As mentioned previously, 1.3 million Texas drivers currently have invalid licenses because of overdue DRP surcharges. Since a valid driver’s license is a requirement to purchase liability insurance, many of those drivers are no longer able to insure their vehicles. Given the lack of viable transportation alternatives in most of Texas (especially rural areas), large numbers – if not virtually all – of those drivers likely continue to drive.
These additional uninsured drivers constitute a significant cost to the Texas public. In 2010, there were 5,419,000 crashes[i] in the United States and 210,114,939 licensed drivers,[ii] yielding an overall accident rate of 2.58%. If we assume those 1.3 million surcharge debtors in Texas who lost their licenses (and therefore became ineligible to purchase insurance) continued to drive, and that they crash at the same rate as other drivers, then by reducing the number of insured drivers, drivers who lost their license through the DRP are involved in approximately 33,000 accidents per year. If DRP drivers were the responsible party in half of those accidents (a conservative estimate, as drivers with bad driving histories may be more likely to be at fault), then the DRP could be responsible for an additional 16,000 accidents per year in which the party at fault is not insured.
Those accidents cost Texans dearly in the form of uncompensated damages. In 2000, a federal study analyzed costs from auto accidents, including medical costs, property damage, etc., attributing $230.6 billion in costs to 16.4 million auto accidents nationwide, at an average cost of $14,061 per accident.[iii] Adjusting for inflation, that’s $18,748 in 2012 dollars. Multiplying that figure by the number of estimated crashes with surcharge-owing drivers in Texas, the DRP could be costing Texans $300 million per year in uncovered damages from crashes, with uninsured motorists unable to obtain or keep insurance simply because those drivers could not or would not pay punitive drivers’ license surcharges.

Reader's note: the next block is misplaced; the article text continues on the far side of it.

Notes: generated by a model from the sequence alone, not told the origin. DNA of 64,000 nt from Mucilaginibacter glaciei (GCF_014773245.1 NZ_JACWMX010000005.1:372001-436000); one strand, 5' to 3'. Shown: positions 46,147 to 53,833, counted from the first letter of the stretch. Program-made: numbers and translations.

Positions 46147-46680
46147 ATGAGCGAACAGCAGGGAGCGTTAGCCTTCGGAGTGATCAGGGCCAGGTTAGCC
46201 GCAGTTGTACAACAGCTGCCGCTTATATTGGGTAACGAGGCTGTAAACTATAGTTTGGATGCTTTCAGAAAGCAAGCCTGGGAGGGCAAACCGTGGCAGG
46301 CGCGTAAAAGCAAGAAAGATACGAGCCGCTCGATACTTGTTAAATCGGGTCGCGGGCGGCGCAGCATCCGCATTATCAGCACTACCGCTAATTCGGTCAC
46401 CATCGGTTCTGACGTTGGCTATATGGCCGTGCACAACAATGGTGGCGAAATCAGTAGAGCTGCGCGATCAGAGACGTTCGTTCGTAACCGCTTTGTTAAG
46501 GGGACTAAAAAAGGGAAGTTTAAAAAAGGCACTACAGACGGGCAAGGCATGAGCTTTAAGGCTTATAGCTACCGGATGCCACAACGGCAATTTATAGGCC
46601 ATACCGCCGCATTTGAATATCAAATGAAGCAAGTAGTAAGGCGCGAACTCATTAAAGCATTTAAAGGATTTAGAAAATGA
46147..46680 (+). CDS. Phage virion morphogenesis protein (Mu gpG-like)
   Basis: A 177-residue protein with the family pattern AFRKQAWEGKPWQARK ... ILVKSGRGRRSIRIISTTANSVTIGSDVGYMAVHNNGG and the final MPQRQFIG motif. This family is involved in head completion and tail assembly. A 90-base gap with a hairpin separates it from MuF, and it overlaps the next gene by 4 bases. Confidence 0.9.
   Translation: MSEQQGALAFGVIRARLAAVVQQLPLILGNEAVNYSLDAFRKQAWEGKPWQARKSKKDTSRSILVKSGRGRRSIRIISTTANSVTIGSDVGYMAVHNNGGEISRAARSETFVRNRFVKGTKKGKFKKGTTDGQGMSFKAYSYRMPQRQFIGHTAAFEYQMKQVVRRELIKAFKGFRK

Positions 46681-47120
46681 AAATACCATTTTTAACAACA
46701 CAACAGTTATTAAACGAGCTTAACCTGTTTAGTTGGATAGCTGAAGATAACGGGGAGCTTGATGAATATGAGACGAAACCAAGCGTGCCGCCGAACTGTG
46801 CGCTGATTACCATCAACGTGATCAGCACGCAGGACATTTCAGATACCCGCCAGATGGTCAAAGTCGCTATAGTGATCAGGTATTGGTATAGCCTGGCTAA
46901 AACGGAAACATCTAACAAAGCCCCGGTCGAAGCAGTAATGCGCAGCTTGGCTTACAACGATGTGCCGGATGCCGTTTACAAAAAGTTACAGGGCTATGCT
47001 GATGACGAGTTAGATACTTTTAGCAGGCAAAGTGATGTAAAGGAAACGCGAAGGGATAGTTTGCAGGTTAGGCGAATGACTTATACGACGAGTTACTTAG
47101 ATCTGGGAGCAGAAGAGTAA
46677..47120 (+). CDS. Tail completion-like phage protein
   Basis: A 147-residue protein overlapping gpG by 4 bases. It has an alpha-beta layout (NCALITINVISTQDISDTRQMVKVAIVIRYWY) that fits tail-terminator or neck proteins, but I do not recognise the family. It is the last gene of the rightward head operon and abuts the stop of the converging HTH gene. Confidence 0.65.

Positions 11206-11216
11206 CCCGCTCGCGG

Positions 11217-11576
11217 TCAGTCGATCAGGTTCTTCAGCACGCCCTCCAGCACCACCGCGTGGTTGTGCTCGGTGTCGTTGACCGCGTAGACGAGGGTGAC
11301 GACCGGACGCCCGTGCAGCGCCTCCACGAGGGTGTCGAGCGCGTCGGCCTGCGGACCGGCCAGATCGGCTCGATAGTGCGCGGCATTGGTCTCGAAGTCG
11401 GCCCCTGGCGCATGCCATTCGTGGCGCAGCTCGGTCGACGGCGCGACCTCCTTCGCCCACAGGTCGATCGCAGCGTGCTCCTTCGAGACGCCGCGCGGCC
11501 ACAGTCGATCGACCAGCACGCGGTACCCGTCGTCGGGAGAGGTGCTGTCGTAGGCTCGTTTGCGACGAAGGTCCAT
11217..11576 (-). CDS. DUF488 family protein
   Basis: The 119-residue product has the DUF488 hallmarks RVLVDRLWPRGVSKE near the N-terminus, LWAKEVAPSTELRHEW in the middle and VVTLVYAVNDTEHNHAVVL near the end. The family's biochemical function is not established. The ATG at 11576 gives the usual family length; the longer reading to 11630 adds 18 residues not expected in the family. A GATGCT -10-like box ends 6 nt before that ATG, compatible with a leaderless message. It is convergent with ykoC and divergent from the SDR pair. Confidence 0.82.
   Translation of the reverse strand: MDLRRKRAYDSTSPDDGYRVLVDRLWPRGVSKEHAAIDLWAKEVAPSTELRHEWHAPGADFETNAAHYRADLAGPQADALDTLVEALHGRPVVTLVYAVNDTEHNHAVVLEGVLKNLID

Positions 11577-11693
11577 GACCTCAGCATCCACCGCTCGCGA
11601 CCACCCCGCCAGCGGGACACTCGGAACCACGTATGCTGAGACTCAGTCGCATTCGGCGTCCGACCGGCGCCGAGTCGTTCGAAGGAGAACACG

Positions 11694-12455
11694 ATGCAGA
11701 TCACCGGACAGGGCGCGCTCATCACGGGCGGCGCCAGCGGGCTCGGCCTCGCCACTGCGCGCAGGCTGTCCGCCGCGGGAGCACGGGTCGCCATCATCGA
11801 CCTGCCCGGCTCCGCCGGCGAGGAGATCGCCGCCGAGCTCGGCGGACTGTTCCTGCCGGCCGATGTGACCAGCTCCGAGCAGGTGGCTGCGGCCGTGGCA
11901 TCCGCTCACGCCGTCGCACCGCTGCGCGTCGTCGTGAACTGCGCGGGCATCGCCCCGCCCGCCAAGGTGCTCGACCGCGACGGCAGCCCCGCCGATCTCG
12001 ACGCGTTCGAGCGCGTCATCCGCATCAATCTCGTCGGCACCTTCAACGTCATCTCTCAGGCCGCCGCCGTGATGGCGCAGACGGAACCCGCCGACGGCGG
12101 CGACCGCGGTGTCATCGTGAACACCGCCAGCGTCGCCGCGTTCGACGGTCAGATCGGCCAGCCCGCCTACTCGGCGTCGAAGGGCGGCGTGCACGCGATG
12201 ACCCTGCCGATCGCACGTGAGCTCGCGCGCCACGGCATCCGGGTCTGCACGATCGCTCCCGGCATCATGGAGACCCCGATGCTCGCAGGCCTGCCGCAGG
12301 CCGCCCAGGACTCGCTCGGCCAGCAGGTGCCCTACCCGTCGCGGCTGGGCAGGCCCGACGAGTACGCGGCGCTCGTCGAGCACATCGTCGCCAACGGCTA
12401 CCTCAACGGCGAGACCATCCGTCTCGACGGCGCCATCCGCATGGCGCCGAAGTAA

$300 million is more than five times the amount of DRP surcharge revenue distributed to Texas trauma hospitals in 2012, and over four times the average annual amount distributed in the past five years.[iv] What’s more, $300 million is almost twice the average annual total amount of surcharge revenue generated by the DRP since its creation in 2003.[v] These costs in uncompensated damages are unintended consequences of the DRP, but they are costs that Texans cannot afford.
Of particular concern are individuals with DWI offenses who lose their licenses and continue to drive. When those drivers are involved in crashes, the DRP makes it less likely they will have insurance to cover damages. Despite claims to the contrary when the DRP was adopted by the Legislature, DRP surcharges have resulted in more uninsured drunks on Texas roads – not fewer.
[i] “2010 Motor Vehicle Safety: Overview – Highlights,” NHTSA Traffic Safety Facts, prepared by the National Highway Traffic Safety Administration, February 2012. Online at: http://www-nrd.nhtsa.dot.gov/Pubs/811552.pdf
[ii] “Highway Statistics Series: Licensed Total Drivers, by Age – 2010,” prepared by the Federal Highway Administration, September 2011. Online at: http://www.fhwa.dot.gov/policyinformation/statistics/2010/dl22.cfm
[iv] “Designated Trauma Facility and Emergency Medical Service Account: FY05-FY12 Disbursements,” prepared by the Texas Department of State Health Services. Data available upon request.